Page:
California's death row population has increased by nearly 1/3 since 2000California's death row has grown by nearly 100 inmates, or 15%, since January 2006, when it carried out its last execution, and by nearly 30% since 2000, according to the NAACP Legal Defense and Educational Fund, which tracks death row populations for all states. The increase reflects the fact that California juries have continued to sentence convicted defendants to death even as executions themselves have been on hold in recent years amid legal and political disputes.

One stark reflection of the longtime suspension of capital punishment in California is that executions now rank behind natural causes and suicide as the third most common cause of death for those on death row there, according to data from the state's corrections department. Just 15 of the 128 California death row inmates who have died since 1978 were executed.

The federal government's death row has also grown substantially since the last federal execution. There are currently 63 federal inmates sentenced to death, up from 26 in January 2003 (just before the federal government's most recent execution).

The increases in the number of people on death row in California and at the federal level are notable because they run counter to the national trend. Nationwide, the number of inmates on death row fell 24% between 2000 and 2017, from 3,682 to 2,792, according to the NAACP's figures.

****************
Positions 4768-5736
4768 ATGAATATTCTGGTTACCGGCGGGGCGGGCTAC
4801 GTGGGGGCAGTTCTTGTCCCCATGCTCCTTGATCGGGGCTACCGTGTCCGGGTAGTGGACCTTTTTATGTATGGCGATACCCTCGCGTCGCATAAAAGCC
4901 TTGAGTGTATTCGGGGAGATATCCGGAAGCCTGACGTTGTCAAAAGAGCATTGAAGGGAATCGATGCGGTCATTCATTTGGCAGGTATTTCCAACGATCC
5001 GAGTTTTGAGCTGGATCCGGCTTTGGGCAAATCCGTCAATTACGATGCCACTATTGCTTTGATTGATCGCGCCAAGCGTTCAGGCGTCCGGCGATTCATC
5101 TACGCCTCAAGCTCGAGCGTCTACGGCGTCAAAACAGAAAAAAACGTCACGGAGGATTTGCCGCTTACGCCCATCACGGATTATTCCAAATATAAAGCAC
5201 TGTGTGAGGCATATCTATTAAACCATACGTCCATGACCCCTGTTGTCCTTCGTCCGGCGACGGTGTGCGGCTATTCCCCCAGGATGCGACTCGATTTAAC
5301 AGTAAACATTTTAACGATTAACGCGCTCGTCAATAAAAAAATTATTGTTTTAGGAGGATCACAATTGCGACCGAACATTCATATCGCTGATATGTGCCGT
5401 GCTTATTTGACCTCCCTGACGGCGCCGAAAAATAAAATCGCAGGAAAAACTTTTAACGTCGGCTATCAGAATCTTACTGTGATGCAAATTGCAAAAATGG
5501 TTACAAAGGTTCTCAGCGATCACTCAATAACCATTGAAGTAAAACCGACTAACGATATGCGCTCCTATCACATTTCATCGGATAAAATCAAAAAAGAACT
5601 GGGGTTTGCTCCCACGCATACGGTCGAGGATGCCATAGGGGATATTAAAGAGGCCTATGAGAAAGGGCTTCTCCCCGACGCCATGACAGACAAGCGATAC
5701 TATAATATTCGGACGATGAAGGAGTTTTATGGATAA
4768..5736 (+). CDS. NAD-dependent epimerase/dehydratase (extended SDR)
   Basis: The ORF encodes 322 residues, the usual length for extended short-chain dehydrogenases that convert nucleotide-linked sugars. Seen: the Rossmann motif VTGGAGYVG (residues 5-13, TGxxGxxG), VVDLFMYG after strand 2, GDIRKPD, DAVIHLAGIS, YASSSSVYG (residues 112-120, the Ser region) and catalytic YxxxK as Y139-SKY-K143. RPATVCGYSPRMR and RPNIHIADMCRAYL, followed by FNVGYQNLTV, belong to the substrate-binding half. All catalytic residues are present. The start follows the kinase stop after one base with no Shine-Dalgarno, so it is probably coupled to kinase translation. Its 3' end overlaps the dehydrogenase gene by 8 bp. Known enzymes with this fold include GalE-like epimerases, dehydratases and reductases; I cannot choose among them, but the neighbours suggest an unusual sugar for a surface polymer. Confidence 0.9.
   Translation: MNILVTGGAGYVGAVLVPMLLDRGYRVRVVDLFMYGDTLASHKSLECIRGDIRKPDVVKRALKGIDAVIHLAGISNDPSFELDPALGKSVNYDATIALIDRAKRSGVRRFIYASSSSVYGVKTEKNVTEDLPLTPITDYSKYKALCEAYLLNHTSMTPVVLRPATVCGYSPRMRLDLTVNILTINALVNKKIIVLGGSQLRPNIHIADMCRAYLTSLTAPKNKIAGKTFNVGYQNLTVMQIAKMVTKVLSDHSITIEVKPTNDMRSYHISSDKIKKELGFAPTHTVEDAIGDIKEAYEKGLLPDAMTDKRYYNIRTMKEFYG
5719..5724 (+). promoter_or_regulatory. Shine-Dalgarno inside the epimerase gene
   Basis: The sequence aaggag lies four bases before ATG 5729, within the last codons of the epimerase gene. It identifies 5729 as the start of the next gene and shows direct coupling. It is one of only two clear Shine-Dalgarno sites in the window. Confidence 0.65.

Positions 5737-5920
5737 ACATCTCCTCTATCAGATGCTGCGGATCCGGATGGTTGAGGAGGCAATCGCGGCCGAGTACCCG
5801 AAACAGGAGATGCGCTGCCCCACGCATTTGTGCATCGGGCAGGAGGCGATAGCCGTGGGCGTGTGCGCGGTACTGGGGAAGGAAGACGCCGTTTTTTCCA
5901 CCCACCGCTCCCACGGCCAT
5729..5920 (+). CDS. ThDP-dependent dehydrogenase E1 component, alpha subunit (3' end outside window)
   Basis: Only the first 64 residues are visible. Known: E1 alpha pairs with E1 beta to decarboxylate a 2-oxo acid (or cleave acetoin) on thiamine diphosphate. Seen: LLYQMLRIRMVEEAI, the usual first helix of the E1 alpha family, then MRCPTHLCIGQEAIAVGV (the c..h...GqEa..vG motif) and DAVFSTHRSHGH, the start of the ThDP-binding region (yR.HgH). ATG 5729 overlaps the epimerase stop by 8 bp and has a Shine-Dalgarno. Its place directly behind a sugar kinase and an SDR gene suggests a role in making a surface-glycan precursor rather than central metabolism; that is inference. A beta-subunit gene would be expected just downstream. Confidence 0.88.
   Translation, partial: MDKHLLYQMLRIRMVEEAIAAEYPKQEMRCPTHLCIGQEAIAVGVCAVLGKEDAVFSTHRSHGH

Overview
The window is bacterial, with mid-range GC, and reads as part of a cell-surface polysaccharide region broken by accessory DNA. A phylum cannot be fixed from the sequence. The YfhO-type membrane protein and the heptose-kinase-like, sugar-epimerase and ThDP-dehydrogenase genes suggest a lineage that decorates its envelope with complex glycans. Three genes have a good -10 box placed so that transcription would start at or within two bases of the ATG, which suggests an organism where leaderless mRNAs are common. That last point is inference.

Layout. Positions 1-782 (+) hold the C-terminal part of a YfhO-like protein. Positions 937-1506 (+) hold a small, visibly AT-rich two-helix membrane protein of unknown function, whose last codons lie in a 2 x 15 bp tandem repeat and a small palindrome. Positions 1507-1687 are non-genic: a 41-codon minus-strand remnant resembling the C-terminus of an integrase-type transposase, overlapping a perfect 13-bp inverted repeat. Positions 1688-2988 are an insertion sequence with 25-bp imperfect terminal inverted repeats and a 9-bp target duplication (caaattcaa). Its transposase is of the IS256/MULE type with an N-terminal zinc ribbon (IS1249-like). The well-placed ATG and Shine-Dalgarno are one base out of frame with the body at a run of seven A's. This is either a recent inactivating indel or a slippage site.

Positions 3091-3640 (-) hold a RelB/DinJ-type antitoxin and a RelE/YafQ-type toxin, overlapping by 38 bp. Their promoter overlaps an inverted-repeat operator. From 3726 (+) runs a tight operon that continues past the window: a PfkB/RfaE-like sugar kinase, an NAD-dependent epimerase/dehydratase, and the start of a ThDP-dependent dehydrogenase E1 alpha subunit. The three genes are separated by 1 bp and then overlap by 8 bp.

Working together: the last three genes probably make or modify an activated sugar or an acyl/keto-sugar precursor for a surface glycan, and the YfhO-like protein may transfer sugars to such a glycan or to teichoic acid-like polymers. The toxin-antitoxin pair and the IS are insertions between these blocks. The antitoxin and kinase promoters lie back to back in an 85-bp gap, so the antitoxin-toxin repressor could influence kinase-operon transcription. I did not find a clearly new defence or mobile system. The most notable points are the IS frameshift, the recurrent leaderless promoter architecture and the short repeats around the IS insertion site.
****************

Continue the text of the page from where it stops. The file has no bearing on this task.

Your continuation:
A variety of factors explain this decrease. For one thing, 867 executions were carried out between 2000 and 2017, including 346 in Texas alone, according to a database compiled by the Death Penalty Information Center. Many other death row prisoners have died of other causes. Another 78 were removed from death row between 2000 and 2017 because they were exonerated, whether by acquittal, dropped charges or pardons. And the number of new defendants sentenced to death has declined sharply, from 223 in 2000 to just 39 last year.

Legal and political factors have played a prominent role in several of the states that have the death penalty but have not carried out an execution for 10 years or more. In California, for example, courts struck down the state's lethal injection protocol in 2006 and the state did not propose a replacement method until years later. In 2016, California voters approved a ballot initiative intended to speed up the death penalty process.

In Nebraska, the state legislature abolished capital punishment in 2015, only for voters to reinstate it at the ballot box in 2016. That has paved the way for the planned execution of Carey Dean Moore, who was convicted of murdering 2 men in 1979. The execution still may be postponed, however, due to a late court challenge over how the state acquired its lethal injection drugs.

Nebraska's Catholic governor, Pete Ricketts, is a supporter of capital punishment and has vowed to move forward with executions in the state despite Pope Francis' announcement earlier this month that the Catholic Church would oppose the death penalty in all circumstances.


A service courtesy of Washburn University School of Law

DeathPenalty mailing list

Reply via email to